Are quins the new quads?

Much ink has been spilt in speculation regarding what Performance-Based Standards 2.0 might look like. Marcus Coleman delves into the fray.

“Thanks so much for getting this sorted. Really appreciated here! We’re back on the road. Look forward to doing business with you again. Dan Jones.”

Not only was Dan back on the road, but with an additional 4.0 tonnes payload. The quin dog now carrying 41 tonnes CML compared to his previous quad dog which carried 37 tonnes.

If Dan signs up for HML he will get an additional 5.5 tonnes (42.5 tonnes payload) with the quin. The current PBS Scheme is already capable of delivering great outcomes.

Hopefully, this will not be upset with good intentioned changes by the National Heavy Vehicle Regulator with PBS 2.0. Late last month the National Heavy Vehicle Regulator (NHVR) released a notice which removes certain 20-metre truck and quad dogs from the PBS Scheme.

There are no tyre, suspension, driveline or certification requirements. Provided operators meet the Vehicle Specification Envelope (VSE) and Vehicle Safety Conditions (VSC) set out in the notice they can access PBS networks.

The notice was released in advance of the promised removal of tyres from the PBS scheme and more streamlined processing of approvals through the NHVR Portal.

Operators should be aware of limitations of the notice since many local road managers are excluded, including the Cities of Melbourne, Maribyrnong and roads managed by the Department of Environment, Land Water and Planning in Victoria. NSW and Queensland also have some non-participating councils, but over time this may change.

The dog trailer must have an Electronic Braking System (EBS) with rollover control. Queensland requires Intelligent Access Program (IAP), but the other participating states and territories, New South Wales, Victoria, South Australia and the ACT, only require road friendly suspensions or mass management accreditation for 50.5 tonnes on the PBS Level 1, and 57.5 tonnes on PBS Level 2 Networks.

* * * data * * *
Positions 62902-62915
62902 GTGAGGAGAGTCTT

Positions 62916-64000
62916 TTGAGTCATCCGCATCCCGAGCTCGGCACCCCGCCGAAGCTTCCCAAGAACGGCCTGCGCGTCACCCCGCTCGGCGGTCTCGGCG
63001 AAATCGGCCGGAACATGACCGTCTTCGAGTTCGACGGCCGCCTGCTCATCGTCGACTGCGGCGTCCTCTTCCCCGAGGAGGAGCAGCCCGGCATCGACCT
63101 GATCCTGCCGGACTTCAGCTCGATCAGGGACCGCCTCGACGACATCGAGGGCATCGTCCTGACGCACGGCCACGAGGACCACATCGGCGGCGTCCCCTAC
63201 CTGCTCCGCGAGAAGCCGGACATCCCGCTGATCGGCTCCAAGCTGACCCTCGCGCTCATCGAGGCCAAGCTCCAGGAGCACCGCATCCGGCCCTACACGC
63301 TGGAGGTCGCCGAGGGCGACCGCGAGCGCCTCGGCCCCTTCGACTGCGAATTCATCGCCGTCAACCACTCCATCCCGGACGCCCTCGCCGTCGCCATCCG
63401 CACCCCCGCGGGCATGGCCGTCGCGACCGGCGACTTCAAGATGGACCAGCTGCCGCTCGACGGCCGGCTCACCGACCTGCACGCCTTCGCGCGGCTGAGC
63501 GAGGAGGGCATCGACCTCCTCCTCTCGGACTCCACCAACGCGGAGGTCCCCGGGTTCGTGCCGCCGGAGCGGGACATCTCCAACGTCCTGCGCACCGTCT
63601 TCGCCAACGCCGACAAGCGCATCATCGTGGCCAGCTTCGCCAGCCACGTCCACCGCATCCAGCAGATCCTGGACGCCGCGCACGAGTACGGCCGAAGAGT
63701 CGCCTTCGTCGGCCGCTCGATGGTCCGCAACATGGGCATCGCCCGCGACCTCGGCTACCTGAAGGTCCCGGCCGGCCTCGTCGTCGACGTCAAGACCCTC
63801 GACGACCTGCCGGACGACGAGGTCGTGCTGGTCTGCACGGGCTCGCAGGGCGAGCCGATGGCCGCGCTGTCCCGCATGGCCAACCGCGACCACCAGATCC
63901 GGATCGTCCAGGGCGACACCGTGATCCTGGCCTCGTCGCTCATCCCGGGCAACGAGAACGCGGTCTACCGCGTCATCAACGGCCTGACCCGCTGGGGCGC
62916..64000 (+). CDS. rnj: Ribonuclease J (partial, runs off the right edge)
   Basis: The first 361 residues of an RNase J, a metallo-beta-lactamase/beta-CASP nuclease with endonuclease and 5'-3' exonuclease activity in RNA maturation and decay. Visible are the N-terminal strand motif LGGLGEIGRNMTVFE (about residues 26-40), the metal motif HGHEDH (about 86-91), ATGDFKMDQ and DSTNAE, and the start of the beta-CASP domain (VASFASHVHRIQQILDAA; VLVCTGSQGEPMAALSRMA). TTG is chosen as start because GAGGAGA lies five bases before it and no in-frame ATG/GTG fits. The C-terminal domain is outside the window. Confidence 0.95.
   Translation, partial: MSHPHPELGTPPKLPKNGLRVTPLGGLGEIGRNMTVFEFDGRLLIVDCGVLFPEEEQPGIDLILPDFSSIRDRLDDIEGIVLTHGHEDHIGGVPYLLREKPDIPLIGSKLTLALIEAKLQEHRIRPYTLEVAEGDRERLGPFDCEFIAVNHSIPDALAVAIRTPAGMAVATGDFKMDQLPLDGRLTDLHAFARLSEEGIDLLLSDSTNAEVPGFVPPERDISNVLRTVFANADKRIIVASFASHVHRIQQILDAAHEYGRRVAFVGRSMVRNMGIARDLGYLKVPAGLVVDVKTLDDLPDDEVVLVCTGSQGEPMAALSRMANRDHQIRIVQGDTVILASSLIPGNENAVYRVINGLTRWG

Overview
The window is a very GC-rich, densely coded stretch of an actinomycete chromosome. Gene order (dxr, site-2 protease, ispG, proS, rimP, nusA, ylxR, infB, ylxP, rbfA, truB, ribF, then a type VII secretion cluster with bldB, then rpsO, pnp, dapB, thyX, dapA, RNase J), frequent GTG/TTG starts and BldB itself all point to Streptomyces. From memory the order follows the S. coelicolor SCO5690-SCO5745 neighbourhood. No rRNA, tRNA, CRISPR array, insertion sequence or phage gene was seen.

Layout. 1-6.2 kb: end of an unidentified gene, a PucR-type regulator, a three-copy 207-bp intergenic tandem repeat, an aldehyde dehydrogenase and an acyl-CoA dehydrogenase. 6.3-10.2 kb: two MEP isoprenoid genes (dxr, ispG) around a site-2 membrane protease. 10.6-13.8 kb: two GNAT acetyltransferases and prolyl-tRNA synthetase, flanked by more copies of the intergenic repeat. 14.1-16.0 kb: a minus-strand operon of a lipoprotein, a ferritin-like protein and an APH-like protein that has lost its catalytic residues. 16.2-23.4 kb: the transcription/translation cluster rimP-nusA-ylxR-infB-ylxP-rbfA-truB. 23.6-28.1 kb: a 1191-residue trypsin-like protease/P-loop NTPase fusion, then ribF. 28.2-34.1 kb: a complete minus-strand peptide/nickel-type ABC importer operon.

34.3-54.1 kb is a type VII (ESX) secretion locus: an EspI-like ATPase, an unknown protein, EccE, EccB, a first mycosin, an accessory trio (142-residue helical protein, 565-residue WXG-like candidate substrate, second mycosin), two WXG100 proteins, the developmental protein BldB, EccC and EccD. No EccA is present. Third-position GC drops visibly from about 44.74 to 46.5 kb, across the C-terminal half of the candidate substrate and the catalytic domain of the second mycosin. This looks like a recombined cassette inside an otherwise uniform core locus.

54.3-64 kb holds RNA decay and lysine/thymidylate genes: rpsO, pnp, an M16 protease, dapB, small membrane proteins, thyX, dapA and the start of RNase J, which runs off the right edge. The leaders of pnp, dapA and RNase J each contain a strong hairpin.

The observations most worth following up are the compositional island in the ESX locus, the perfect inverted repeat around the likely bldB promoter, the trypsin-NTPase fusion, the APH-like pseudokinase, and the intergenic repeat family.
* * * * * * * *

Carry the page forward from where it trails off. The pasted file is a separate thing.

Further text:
Targeted at tippers, the Vehicle Specification Envelope includes a bin height of up to 3.0m or 3.3m, truck wheelbase between 4.5m and 5.8m and drawbar length between 3.3m and 5.6m along with limitations on trailer wheelbase, floor heights and tow coupling overhang.

It is not clear if body types like flat decks or tankers apply if payload or tank heights do not exceed the maximum floor heights and “bin” heights specified.

Presumably, the NHVR will clarify details in the operators guide which accompanies the notice. Currently, the guide only confirms that vehicles carrying dangerous goods are not permitted.

The old PBS quad dog.

The NHVR has been billing this notice, alongside some other procedural and process improvements as PBS 2.0.

In addition to moving more popular vehicle types outside of PBS, the NHVR is proposing changes to how approvals are processed and a framework for developing new performance standards which could broaden the scope of exemptions that can be facilitated through the PBS Scheme.

Changes to the processing times for PBS would be welcome, but details of how this will be achieved are not clear. Much appears to rely on software automation through the NHVR portal.

This sounds great in theory, but online portals developed by government do not cure excessive bureaucracy and the pedantic application of process.

We developed Hevi Spec to streamline the PBS process and it has allowed us to deliver much quicker turnaround times for PBS assessments and provide our customers with a tool to develop and test their own PBS ideas. We have also developed a catalogue of over 70 pre-approved PBS Blueprint designs which can assist operators get on the road in a hurry.

For example, about three weeks ago, I was contacted by Dan Jones from Jones Bulk Haulage who had just lost a quad dog trailer in an unfortunate accident.

The truck was fine, but a second-hand trailer was needed to get back on the road as fast as possible. A PBS approved 5-axle quin dog was available for sale in Victoria, but Dan needed to know if it was going to work, what weights he would get and how long it would take to get the approvals.

We confirmed on the phone that Tiger Spider had a pre-approved Blueprint for a 6×4 truck and 5-axle dog.

When Dan sent through the existing PBS documentation a day later, using Hevi Spec, we input his vehicle details and confirmed he would get 63 tonnes HML on PBS Level 2 routes with the quin.

Dan put down a deposit on the trailer and took possession the Monday of the following weekend which was a public holiday in NSW. On Tuesday Dan emailed our PBS Certifier Brendan Coleman and asked him to hurry up with the Certification, by Thursday I received an email that read,

“Thanks so much for getting this sorted. Really appreciated here! We’re back on the road. Look forward to doing business with you again. Dan Jones.”

It’s always a pleasure seeing our clients get great outcomes and being able to focus on what they do best, keeping Australian moving through efficient freight delivery.

Marcus Coleman.
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